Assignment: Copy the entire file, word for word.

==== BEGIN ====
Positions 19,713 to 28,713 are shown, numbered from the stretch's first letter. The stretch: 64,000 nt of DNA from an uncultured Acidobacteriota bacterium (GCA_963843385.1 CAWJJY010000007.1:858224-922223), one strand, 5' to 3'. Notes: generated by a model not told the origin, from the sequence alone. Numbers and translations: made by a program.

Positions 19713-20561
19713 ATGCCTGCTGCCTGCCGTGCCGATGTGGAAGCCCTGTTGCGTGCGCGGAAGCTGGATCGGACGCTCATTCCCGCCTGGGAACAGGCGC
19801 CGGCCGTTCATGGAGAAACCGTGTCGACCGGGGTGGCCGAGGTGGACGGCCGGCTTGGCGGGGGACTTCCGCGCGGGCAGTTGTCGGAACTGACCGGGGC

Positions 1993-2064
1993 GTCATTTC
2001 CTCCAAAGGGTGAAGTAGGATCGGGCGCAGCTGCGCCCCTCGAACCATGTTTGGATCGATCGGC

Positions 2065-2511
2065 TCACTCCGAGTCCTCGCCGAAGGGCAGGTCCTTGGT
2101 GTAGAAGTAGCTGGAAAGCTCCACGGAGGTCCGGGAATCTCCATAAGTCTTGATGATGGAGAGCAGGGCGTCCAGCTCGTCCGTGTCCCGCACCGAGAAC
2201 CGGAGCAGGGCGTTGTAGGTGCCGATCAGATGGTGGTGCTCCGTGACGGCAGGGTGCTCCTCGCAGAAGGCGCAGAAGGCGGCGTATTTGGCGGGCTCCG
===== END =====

Positions 19,713 to 28,713 are shown, numbered from the stretch's first letter. The stretch: 64,000 nt of DNA from an uncultured Acidobacteriota bacterium (GCA_963843385.1 CAWJJY010000007.1:858224-922223), one strand, 5' to 3'. Notes: generated by a model not told the origin, from the sequence alone. Numbers and translations: made by a program.

Positions 19713-20561
19713 ATGCCTGCTGCCTGCCGTGCCGATGTGGAAGCCCTGTTGCGTGCGCGGAAGCTGGATCGGACGCTCATTCCCGCCTGGGAACAGGCGC
19801 CGGCCGTTCATGGAGAAACCGTGTCGACCGGGGTGGCCGAGGTGGACGGCCGGCTTGGCGGGGGACTTCCGCGCGGGCAGTTGTCGGAACTGACCGGGGC

Positions 1993-2064
1993 GTCATTTC
2001 CTCCAAAGGGTGAAGTAGGATCGGGCGCAGCTGCGCCCCTCGAACCATGTTTGGATCGATCGGC

Positions 2065-2511
2065 TCACTCCGAGTCCTCGCCGAAGGGCAGGTCCTTGGT
2101 GTAGAAGTAGCTGGAAAGCTCCACGGAGGTCCGGGAATCTCCATAAGTCTTGATGATGGAGAGCAGGGCGTCCAGCTCGTCCGTGTCCCGCACCGAGAAC
2201 CGGAGCAGGGCGTTGTAGGTGCCGATCAGATGGTGGTGCTCCGTGACGGCAGGGTGCTCCTCGCAGAAGGCGCAGAAGGCGGCGTATTTGGCGGGCTCCG